Reasoning about truth in first-order logic
Journal article, 2013

Abstract First, we describe a psychological experiment in which the participants were asked to determine whether sentences of first-order logic were true or false in finite graphs. Second, we define two proof systems for reasoning about truth and falsity in first-order logic. These proof systems feature explicit models of cognitive resources such as declarative memory, procedural memory, working memory, and sensory memory. Third, we describe a computer program that is used to find the smallest proofs in the aforementioned proof systems when capacity limits are put on the cognitive resources. Finally, we investigate the correlation between a number of mathematical complexity measures defined on graphs and sentences and some psychological complexity measures that were recorded in the experiment.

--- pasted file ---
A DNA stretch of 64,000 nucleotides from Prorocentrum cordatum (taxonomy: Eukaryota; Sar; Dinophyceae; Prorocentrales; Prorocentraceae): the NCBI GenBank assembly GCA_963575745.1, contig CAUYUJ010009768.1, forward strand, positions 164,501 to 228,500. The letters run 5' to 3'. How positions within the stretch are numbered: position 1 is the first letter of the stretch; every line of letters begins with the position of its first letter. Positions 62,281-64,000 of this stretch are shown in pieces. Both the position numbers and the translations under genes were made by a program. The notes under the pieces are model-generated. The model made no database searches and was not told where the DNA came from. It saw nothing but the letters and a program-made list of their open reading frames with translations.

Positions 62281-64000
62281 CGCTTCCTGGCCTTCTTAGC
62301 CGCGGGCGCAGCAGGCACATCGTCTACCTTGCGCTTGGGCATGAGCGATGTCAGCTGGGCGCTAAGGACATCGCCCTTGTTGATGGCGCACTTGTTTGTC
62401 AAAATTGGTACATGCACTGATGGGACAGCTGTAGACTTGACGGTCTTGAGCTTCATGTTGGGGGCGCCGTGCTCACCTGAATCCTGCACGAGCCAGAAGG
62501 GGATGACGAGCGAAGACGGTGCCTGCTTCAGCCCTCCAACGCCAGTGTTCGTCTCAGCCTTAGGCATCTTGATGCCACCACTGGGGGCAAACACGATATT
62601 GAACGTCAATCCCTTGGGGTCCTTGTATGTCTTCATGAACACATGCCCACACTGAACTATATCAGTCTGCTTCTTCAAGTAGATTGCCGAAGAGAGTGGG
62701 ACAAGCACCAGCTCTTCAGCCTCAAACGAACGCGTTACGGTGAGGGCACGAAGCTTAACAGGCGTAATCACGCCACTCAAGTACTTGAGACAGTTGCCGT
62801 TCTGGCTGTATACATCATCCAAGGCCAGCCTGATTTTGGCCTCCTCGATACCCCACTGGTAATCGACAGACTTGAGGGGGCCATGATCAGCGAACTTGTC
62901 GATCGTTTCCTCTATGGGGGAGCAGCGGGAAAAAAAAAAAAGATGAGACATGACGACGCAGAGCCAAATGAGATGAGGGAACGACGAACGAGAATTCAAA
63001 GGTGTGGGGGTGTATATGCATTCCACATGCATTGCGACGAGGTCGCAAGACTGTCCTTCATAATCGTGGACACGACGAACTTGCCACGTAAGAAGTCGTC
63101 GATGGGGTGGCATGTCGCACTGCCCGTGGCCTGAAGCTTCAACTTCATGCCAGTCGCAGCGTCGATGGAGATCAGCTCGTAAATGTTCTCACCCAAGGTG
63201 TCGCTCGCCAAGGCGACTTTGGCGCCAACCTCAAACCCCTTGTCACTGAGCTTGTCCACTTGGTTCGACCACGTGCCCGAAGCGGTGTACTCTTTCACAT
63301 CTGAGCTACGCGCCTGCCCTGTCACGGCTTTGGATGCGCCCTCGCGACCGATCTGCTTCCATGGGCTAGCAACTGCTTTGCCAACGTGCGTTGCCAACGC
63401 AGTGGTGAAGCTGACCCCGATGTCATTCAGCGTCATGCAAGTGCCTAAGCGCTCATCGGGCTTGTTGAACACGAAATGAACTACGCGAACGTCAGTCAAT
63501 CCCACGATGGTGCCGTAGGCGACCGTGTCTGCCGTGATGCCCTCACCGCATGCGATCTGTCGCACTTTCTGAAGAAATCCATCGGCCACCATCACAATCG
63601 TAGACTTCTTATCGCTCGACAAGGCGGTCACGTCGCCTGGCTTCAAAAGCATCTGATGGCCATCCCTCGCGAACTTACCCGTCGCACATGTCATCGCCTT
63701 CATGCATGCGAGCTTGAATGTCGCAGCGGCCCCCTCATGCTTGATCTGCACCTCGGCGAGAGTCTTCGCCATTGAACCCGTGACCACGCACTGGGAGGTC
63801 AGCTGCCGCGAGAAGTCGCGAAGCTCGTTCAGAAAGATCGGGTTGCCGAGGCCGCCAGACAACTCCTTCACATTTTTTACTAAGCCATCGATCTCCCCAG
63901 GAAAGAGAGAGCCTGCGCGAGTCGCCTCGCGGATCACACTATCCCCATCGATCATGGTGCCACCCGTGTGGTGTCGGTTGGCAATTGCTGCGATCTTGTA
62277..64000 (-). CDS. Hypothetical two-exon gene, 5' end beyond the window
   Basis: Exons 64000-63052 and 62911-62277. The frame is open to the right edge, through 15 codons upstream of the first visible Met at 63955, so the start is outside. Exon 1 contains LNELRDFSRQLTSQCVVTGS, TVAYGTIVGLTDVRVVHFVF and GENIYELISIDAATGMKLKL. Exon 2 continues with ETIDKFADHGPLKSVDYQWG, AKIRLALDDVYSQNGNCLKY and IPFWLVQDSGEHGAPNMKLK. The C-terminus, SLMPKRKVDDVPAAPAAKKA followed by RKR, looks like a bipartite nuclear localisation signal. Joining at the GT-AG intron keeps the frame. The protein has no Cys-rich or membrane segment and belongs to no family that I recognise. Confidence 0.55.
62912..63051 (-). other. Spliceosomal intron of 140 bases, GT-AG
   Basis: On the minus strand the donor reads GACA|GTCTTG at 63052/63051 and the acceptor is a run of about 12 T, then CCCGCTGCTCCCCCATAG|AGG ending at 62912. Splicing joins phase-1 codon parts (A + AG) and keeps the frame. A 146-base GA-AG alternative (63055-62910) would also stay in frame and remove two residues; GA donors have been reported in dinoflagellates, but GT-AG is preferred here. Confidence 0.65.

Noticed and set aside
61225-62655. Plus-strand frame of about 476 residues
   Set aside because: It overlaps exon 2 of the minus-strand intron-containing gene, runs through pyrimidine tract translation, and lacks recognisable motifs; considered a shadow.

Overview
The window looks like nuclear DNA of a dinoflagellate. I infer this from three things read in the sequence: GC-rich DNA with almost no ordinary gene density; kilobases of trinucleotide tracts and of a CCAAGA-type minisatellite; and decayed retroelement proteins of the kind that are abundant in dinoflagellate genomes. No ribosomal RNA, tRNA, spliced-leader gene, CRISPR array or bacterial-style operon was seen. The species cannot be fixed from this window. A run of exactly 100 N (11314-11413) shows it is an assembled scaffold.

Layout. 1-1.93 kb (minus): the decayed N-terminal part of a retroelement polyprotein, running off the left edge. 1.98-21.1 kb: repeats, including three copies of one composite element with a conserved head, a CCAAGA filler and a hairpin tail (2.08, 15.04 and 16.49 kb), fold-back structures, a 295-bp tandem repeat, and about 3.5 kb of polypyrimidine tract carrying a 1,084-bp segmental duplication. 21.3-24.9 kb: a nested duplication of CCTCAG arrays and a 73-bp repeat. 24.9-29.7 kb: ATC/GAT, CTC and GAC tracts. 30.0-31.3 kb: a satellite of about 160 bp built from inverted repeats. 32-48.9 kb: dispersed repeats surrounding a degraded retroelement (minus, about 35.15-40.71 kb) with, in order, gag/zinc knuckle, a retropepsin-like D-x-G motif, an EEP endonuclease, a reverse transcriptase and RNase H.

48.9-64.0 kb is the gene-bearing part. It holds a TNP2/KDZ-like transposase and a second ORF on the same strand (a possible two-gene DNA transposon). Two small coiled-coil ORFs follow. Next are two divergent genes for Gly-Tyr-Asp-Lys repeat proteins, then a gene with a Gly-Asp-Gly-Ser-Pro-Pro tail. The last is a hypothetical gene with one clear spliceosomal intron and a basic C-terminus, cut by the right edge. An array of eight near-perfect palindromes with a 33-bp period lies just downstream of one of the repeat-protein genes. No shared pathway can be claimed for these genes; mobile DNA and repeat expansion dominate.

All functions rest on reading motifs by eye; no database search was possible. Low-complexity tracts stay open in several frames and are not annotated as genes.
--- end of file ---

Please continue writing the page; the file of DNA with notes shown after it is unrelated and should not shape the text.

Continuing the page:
First-order logic · Proof system · Bounded cognitive resources · Truth

Author

Claes Strannegård

University of Gothenburg

Chalmers, Applied Information Technology (Chalmers), Cognition and Communication

Fredrik Engström

University of Gothenburg

Abdul Rahim Nizamani

University of Gothenburg

Lance Rips

Northwestern University

Journal of Logic, Language and Information

0925-8531 (ISSN)

Vol. 22 1 115-137

Subject Categories

Philosophy

DOI

10.1007/s10849-012-9168-y

More information

Latest update

5/28/2018